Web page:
There has been much discussion and rightful concern expressed over the years about how technology fields broadly, and the cybersecurity industry in particular, are lagging when it comes to workforce diversity. Too often, though, we look at this shortcoming as a problem that the private sector alone must rectify. The reality is addressing workforce diversity is too large of a challenge for it to fall on any one group or sector. Instead, the public sector, private sector and non-profit industry associations should work together to make the type of collective impact that is needed to turn so many people’s good intentions into action.
Here are some ways that each of these groups can contribute in this important movement to expand opportunity and inclusion in cybersecurity and related fields:
Job postings for cybersecurity roles often are heavy on technical skills and express the need for candidates to come from academic backgrounds in traditionally male-dominated areas such as computer science. This is a recipe for attracting more of the disproportionately white, male practitioners to the field and maintaining the status quo. Security and HR teams must instead be open-minded about different backgrounds and skill sets that could be transferrable to security roles and then, as necessary, provide on-the-job training and skills development to help a wider pool of technology-minded professionals succeed.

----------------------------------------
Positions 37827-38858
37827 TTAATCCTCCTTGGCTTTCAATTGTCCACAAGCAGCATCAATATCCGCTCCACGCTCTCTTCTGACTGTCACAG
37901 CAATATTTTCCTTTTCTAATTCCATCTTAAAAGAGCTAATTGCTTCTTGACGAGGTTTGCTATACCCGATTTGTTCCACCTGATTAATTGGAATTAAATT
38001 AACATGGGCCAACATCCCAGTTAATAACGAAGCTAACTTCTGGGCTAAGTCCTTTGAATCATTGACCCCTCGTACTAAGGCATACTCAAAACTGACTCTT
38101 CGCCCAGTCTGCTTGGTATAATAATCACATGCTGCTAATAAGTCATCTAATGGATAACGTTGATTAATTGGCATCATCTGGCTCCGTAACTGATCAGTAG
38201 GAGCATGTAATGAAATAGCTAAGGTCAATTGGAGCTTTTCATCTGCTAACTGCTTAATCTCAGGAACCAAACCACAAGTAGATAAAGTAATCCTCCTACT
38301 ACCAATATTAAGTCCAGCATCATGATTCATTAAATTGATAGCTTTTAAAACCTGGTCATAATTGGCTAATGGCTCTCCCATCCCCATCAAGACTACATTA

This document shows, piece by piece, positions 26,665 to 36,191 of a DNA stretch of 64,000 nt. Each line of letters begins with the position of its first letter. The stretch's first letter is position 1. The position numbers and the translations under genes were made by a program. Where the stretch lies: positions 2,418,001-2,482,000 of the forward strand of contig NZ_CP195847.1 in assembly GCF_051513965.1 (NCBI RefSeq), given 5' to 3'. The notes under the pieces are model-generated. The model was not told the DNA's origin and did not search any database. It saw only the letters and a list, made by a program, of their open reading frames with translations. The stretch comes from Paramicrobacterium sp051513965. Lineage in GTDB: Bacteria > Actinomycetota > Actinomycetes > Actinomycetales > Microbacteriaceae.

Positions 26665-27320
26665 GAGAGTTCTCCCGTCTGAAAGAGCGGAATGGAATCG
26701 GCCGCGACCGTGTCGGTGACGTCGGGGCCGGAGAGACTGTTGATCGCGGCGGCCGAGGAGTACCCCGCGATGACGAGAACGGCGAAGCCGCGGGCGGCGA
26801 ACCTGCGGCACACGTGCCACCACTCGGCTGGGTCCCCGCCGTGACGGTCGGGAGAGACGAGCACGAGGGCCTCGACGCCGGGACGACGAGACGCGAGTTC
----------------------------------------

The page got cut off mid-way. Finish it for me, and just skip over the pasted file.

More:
Equally important to being more proactive about bringing in underrepresented populations is how these professionals are treated once they have been hired. It is only by creating a culture of inclusiveness and empowerment — in which all members on the team, irrespective of gender, race or other demographic categories are valued, listened to and given opportunities to advance their careers — that retention will improve over the long-haul. If organizational leaders are intentional about providing leadership pathways and opportunities for diverse members of their team, there is hope for real progress.